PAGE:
One of my (many) interests in Open Badges is in relation to trust. Oblivious to Open Badges images, I can’t help but see Open Badges as primarily a trust relationships between Open Badge issuers and Open Badge holders, or recipients. Trust is expressed through an assertion which is informed by a series of criteria and evidence, eventually represented by a pretty picture. The current implementation of Open Badges does not (yet) fully exploit the potential of trust relationships: as the chain of trust is fragmented (we cannot establish that A trusts B who trusts C who trusts…). Far from being learner centered, i.e. badge holder centered, the Open Badge Infrastructure (OBI) is badge issuer centered. What connects badges together are the badge issuers (one issuer can trust many recipients). The user-centeredness of Open Badges rests in the discourses and not (yet) in the technological infrastructure. OBI is asymmetrical, and the asymmetry, if not corrected, will ultimately profit the institutions, not the individuals, and favour the concentration of Open Badges services, like Credly, into the hands of a limited number of providers.
While it might take some time before seeing an end to OBI asymmetry, I would like to explore in this post another possible path for establishing trust: using evidence to establish networks of trust.
What makes a good piece of evidence?
One of the current limits I see with the practice of Open Badges is the fragmentation of evidence. Each piece of evidence is presented as something produced by one person and one person only. This is the result of the influence of traditional forms of assessment where learners are required to provide individually produced pieces of work, tests or exams in order to get some form of feedback or credit. Of course, group work is sometimes used as a source of evidence, but its importance remains marginal with regard to the dominating individualistic forms of assessment. Moreover, when taking place, group work is generally practiced within the confinements of a discipline, which is yet another testimony to the fragmentation or our educational system.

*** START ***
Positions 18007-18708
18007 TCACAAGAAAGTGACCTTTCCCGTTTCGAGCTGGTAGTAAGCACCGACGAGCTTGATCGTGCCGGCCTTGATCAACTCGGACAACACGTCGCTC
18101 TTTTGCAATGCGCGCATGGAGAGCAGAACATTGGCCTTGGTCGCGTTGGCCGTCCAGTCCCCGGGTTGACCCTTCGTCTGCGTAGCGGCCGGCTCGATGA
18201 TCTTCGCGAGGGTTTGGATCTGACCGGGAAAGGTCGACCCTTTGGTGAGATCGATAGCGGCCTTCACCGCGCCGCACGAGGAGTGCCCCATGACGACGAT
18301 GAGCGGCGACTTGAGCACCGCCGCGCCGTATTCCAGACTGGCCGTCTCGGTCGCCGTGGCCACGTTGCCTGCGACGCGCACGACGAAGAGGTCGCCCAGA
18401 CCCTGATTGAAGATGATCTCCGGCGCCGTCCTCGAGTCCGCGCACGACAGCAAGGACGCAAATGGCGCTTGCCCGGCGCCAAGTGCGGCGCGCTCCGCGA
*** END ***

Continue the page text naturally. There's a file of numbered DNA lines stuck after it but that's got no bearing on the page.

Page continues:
Traditional forms of assessment are therefore twice fragmented: individualistic and discipline fragmentations are the rules governing our assessment and credential systems. Evidence of this fragmentation is to be found in the artefacts produced for assessment and credentials. There is a third fragmentation (and probably more!): it is the academic and formal nature of most of the artefacts produced during learning: they have no value outside the closed walls of schooling and academia. In which real life situations do we have to use multiple choice questions, yet, this is a form of assessment many teachers love to use — and with Moodle, it is soooo easy to deliver an Open Badge just for responding correctly to a multiple choice question!
So, if the quality of evidence used for assessment in formal education is generally poor, when not mediocre, what could make a good piece of evidence? In my opinion, a good piece of evidence should have different characteristics:
- it is cross-disciplinary, connecting different elements of different competencies (i.e. knowledge, skills, attitudes and values). Put differently, it can be used to deliver more than one Open Badge.
- it is connected to other pieces of evidence produced over time and across contexts. In other words, a piece of evidence used to deliver one badge is either used in one or more Open Badge, and the other pieces of evidence used for that badge are also connected to other badges
- it connects people, through the value chain of the artefacts submitted as evidence of learning. The artefacts could be produced collaboratively or be one individual contribution to a larger system produced / consumed with others, etc.
The corollary of this proposition would be that a poor piece of evidence can be identified when:
- it is valuable only for one discipline or subject
- it is not connected to other pieces of evidence
- it does not connect to other people (beyond the teacher!)
A few years ago I formulated the hypothesis that, using adequate technology, if two members of the staff of an 80 employees enterprise would write their own résumé, at the end of the exercise, the CV of the other 78 employees would be partially completed. We could even imagine all CVs being 90% complete, by asking only 10% of the staff to write their own résumés — this would of course require to be validated/falsified with proper testing, but here is the gist of the argument.